I haven't used my printer in a while. It looks like the print dialogue is a bit different than I am used to. I am using the latest OSX, an Epson 2200, and Photoshop.

I have no problem setting the profile in Photoshop. But when the printer dialogue comes up, it seems to ask for a paper selection, even though I am asking Photoshop to do the colour management. I can set "no colour management", but if I change the paper selection (but not the actual paper used), the print looks different. It seems that there is some colour management done by the printer driver even if you specify "no colour management".

I am wondering what I am doing wrong. Any help would be great.


1 Answer 1


It seems that there is some colour management done by the printer driver even if you specify "no colour management".

Printing the exact same ink onto different papers will give different results. On the other hand, if you tell the printer you have a different kind of paper in the printer it will alter the inks to match the paper. The reason the prints look different is because the printer is changing the ratio of the inks to match a different type of paper when you didn't change the paper.

That is why the printer dialogue is asking what type of paper is loaded - so it can use the appropriate blend of inks for each specific color in order to make the image look the way it should based on the type of paper loaded in the printer. If you tell the printer you have one type of paper in it when you really have another type, you won't get accurate colors.

The different stages in your workflow are like different links in a chain. Photoshop manages color while you are processing and editing using Photoshop. The output from photoshop is in a standard graphics format (JPEG, TIFF, PNG, etc.). The printer driver has to translate what PS sends to it in order to print it as accurately as possible. In order to do that it needs to know what kind of paper is being used so it can adjust the inks to match the paper and give you a print that looks like what came out of PS.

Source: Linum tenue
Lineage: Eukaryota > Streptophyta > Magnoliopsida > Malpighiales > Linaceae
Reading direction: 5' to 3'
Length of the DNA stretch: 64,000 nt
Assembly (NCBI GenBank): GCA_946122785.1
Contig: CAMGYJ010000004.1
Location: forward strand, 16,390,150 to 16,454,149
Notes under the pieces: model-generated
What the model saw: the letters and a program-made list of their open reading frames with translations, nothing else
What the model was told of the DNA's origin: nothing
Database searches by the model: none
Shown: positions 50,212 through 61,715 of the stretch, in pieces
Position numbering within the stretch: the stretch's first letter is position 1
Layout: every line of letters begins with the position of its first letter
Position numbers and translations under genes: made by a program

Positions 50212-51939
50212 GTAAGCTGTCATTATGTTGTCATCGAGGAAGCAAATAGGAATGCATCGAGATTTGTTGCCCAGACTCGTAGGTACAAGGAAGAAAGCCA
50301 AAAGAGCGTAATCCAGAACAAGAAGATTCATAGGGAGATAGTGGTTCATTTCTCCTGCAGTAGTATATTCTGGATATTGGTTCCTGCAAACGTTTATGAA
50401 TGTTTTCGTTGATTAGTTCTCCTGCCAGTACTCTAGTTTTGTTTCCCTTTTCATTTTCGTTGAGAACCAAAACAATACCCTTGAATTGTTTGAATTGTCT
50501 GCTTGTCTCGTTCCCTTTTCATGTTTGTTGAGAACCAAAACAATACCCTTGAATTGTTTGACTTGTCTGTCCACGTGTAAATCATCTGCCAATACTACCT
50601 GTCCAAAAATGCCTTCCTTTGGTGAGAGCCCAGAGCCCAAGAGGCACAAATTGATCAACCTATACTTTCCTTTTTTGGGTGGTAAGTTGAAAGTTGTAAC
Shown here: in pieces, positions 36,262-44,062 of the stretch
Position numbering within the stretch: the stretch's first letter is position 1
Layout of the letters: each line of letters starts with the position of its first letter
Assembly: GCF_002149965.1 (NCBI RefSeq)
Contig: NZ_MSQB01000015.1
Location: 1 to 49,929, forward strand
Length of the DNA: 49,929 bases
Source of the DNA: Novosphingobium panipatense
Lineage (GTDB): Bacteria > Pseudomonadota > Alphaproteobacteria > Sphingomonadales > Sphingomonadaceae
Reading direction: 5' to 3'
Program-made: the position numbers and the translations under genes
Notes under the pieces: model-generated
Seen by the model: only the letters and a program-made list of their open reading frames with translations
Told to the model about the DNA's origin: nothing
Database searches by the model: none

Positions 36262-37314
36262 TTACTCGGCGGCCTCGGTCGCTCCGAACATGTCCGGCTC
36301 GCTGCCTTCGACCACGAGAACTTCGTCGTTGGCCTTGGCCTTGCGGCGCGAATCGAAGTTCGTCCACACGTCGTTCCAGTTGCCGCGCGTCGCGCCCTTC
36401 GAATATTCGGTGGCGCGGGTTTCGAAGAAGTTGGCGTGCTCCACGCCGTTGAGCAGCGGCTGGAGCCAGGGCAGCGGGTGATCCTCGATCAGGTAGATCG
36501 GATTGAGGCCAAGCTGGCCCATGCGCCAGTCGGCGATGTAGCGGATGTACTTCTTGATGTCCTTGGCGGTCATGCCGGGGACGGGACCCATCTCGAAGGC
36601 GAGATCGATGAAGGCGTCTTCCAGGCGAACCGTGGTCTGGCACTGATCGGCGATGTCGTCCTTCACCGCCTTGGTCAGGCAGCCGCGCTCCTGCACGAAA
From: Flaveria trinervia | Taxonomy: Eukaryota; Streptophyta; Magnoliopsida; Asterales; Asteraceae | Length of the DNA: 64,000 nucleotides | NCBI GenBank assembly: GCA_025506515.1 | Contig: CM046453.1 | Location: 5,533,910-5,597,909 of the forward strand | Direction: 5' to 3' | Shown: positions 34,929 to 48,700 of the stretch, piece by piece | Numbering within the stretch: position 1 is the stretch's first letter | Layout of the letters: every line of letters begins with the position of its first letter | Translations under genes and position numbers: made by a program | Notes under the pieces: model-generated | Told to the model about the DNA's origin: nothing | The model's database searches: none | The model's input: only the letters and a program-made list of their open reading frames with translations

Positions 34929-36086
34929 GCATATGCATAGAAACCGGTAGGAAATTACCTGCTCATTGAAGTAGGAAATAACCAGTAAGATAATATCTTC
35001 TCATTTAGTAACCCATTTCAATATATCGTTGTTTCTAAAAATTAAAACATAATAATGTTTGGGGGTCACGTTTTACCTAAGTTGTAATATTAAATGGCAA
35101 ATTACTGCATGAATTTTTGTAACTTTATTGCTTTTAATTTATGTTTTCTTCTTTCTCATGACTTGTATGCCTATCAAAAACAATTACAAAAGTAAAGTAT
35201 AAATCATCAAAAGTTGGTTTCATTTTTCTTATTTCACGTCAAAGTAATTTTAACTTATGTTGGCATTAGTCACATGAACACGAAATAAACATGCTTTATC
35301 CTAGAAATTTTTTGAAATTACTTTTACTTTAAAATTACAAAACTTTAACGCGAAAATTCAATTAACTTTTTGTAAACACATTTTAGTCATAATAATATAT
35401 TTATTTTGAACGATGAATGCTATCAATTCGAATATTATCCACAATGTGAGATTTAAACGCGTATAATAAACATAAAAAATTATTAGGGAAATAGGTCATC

When you select a paper type from an option within PS, it is attempting to access the printer driver and change it for you. That change may or may not be reflected when you subsequently open the printer dialogue (because the printer dialogue may default back to a specific setting when you open it), but if you print the image without subsequently opening the printer dialogue the paper choice selected by PS should be applied to the print job.

  • \$\begingroup\$ I wrote that wrong. What I meant is that if I change the paper selection in the print dialog, but not the actual paper used, then the print looks different. I changed that on the original question. Sorry about the confusion. \$\endgroup\$
    – Fed
    Jun 21, 2017 at 9:24
  • \$\begingroup\$ Answer updated, but it is pretty much the same thing. The printer has to adjust the ink blend to match the paper you told it you loaded. If you change the ink blend without changing the paper to match the new ink blend, the colors will change. How much depends on the difference between the two papers and how good each ICC profile for that printer/ink/paper combination is. \$\endgroup\$
    – Michael C
    Jun 21, 2017 at 11:21
  • \$\begingroup\$ I thought the output profile used in photoshop was for that - eg Epson 2200 Velvet fine art PK. Then if the printer dialog also modifies output based on paper selection, isn't that double adjustment? Also, the paper I use is not listed, and I cannot seem to find how to add more paper to select (in the printer dialog. In Photoshop, no problem). \$\endgroup\$
    – Fed
    Jun 21, 2017 at 12:31
  • \$\begingroup\$ It depends. Often the last one changed in either place will override the other. Where did you change your paper choice without actually changing the paper? \$\endgroup\$
    – Michael C
    Jun 21, 2017 at 13:09
  • \$\begingroup\$ In the printer dialog, in the 'print settings' sub page in the 'media type' drop down list. \$\endgroup\$
    – Fed
    Jun 21, 2017 at 13:45

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